Hallux Varus

Hallux Varus

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What is a Hallux Varus? Here are some facts about this condition

 

Hallux varus is a condition affecting the big toe. As opposed to a bunion, which causes the big toe to point inward toward the other toes, this condition causes the big toe to point away from the other toes. A patient may then have difficulty in walking and wearing shoes.

It is a condition characterized by the medial deviation of the hallux relative to the 1st metatarsal bone, most often the result of overcorrection from prior bunion surgery. 

Symptoms

The usual symptoms encountered include:

This condition is often asymptomatic. Also, the most common cause of pain is irritation of the deformed toe due to a poorly fitting shoe. The discomfort is primarily a result of friction from rubbing against the shoes worn, which may cause blisters to form. If there is also pressure on the toenail from a shoe, the hallux varus may be accompanied by an ingrown nail as well. In rare instances, the joint is extremely unstable and may cause the big toe to dislocate.

More frequently this deformity develops after a surgical procedure for hallux valgus because of overcorrection, excessive lateral release, over-resection of medial eminence, over-plication of the medial capsule, zero-degree or negative intermetatarsal angle, or immobilization of the toe in excessive varus after surgery. Other causes include trauma and certain systemic inflammatory diseases such as psoriasis and rheumatoid arthritis.

Moreover, congenital hallux varus is divided into primary and secondary pathologic deformity. Primary hallux varus is rare and related to an overactive abductor hallucis. Secondary hallux varus is then related to great toe polydactyly, a delta phalanx longitudinal epiphyseal bracket syndrome, and metatarsus adductus. Congenital hallux varus is typically due to connective tissue disorders (i.e., Marfan syndrome and Ehlers-Danlos syndrome) or is associated with Down syndrome and neuromuscular disorders (i.e., cerebral palsy).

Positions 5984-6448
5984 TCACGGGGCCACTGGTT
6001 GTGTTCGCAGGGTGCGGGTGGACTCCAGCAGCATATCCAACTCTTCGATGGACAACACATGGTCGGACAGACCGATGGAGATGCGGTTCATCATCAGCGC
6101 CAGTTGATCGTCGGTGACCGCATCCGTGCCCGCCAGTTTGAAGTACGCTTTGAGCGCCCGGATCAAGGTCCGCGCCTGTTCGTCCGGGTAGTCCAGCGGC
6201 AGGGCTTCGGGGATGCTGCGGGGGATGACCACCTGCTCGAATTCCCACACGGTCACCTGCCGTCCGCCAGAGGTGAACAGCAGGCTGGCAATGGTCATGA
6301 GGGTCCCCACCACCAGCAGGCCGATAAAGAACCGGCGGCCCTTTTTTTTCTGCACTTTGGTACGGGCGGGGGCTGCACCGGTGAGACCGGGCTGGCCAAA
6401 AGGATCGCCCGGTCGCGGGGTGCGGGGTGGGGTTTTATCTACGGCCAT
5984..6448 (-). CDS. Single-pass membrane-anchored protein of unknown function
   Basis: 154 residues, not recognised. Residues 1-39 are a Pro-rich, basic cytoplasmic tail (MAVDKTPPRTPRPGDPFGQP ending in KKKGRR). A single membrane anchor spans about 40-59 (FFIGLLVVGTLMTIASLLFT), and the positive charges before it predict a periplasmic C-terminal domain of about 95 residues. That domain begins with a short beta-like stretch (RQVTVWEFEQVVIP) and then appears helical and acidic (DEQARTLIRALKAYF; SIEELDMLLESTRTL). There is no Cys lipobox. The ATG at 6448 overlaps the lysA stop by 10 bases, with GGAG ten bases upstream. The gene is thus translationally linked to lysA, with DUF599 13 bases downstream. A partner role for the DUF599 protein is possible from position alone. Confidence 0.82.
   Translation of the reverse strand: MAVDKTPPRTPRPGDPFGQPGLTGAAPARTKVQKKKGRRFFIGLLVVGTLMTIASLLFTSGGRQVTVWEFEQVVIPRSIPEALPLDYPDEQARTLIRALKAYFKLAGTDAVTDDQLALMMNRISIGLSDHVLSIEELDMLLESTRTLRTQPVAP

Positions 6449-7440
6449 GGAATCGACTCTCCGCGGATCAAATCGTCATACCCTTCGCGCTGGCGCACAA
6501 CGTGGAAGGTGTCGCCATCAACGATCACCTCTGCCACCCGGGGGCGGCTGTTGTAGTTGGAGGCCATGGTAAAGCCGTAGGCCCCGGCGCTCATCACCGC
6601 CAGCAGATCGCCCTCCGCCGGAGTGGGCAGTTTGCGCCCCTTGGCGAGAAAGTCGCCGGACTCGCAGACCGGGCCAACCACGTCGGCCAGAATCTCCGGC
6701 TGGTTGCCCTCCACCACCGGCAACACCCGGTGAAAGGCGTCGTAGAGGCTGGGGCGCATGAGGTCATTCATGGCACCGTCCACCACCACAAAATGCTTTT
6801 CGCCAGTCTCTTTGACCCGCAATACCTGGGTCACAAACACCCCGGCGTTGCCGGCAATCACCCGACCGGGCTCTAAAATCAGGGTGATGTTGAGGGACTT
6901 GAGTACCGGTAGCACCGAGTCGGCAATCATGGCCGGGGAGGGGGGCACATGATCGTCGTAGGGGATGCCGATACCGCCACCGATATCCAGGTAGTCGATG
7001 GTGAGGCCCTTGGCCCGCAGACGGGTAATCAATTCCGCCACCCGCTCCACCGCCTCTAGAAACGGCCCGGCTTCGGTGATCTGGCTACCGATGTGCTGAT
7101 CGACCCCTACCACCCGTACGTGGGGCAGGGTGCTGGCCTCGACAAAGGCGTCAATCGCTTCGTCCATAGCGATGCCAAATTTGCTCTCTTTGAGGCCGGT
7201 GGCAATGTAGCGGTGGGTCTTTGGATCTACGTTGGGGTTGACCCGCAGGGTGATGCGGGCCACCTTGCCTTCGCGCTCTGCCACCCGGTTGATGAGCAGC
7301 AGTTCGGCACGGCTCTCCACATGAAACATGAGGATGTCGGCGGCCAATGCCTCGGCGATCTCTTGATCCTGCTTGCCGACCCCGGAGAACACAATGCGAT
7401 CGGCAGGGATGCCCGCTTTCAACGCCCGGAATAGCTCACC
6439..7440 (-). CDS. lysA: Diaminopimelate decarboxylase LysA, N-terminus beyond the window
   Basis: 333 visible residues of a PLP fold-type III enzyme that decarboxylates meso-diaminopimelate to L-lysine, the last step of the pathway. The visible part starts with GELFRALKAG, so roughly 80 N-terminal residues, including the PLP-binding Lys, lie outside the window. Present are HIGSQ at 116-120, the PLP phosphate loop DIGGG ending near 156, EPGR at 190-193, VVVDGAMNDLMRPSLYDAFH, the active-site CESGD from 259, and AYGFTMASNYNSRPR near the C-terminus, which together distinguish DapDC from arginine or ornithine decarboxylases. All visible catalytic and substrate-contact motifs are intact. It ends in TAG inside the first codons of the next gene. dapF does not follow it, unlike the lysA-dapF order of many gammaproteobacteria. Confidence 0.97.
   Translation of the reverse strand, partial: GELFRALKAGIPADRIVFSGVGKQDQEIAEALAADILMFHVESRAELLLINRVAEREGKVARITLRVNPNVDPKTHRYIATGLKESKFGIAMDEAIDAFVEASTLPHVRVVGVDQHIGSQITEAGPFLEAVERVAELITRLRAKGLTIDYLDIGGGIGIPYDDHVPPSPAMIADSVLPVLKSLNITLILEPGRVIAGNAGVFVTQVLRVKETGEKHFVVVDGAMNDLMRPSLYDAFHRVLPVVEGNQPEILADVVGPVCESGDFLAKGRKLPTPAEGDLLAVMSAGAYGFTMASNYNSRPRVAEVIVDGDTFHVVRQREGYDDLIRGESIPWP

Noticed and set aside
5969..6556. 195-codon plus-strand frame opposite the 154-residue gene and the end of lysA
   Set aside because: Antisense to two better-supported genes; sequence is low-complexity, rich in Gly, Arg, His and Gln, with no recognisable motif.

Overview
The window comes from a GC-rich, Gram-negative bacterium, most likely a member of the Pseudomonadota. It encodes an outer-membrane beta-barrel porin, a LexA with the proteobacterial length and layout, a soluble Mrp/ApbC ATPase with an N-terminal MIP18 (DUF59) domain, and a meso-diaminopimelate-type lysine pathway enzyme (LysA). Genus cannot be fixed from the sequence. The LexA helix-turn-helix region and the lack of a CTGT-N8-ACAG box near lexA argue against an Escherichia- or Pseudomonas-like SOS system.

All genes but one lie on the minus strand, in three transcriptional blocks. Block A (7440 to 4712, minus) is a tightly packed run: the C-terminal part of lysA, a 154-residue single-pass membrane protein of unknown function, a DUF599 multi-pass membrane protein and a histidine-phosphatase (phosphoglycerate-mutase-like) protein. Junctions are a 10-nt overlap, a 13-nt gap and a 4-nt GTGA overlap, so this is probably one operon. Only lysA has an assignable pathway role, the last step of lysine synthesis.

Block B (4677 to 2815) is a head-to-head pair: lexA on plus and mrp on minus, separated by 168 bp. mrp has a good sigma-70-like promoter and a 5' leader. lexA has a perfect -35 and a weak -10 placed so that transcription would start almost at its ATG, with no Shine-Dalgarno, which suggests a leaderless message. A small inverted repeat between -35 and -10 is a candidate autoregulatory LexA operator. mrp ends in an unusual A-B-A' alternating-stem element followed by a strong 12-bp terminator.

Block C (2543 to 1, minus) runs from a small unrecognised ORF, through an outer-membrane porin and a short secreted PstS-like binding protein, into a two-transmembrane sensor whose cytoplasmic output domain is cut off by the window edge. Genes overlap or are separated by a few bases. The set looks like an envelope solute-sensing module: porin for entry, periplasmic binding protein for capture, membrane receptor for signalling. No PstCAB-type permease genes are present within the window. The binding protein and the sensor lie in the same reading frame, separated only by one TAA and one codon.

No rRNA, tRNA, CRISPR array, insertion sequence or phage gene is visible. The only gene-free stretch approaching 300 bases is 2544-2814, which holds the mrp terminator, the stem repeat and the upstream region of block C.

However, traumatic hallux varus occurs with sports injuries secondary to rupture of the lateral collateral ligament and conjoined tendon.

Treatment

The treatment for this condition varies depending on exactly why it formed. In the case of a tight tendon, a combination of stretching exercises, as well as splinting and corrective shoes is often successful. Surgery may also be necessary when the hallux varus has developed due to a bunionectomy.

Are you suffering from this condition? One of our podiatrist can assist and recommend what treatment options are best to get you back on track.
Schedule an appointment here or you may call us at 44 (0) 207 101 4000. 📞

 

 

We hope you have a feetastic day! 👣☀️

-The Chelsea Clinic and Team

 

 

 

Check our latest blog about Overriding and Underriding Toe here https://www.thechelseaclinic.uk/overriding-and-underriding-toe/

Check our blog about Ankle Sprain here https://www.thechelseaclinic.uk/ankle-sprain/

Read our blog about Bunion here https://www.thechelseaclinic.uk/bunion/

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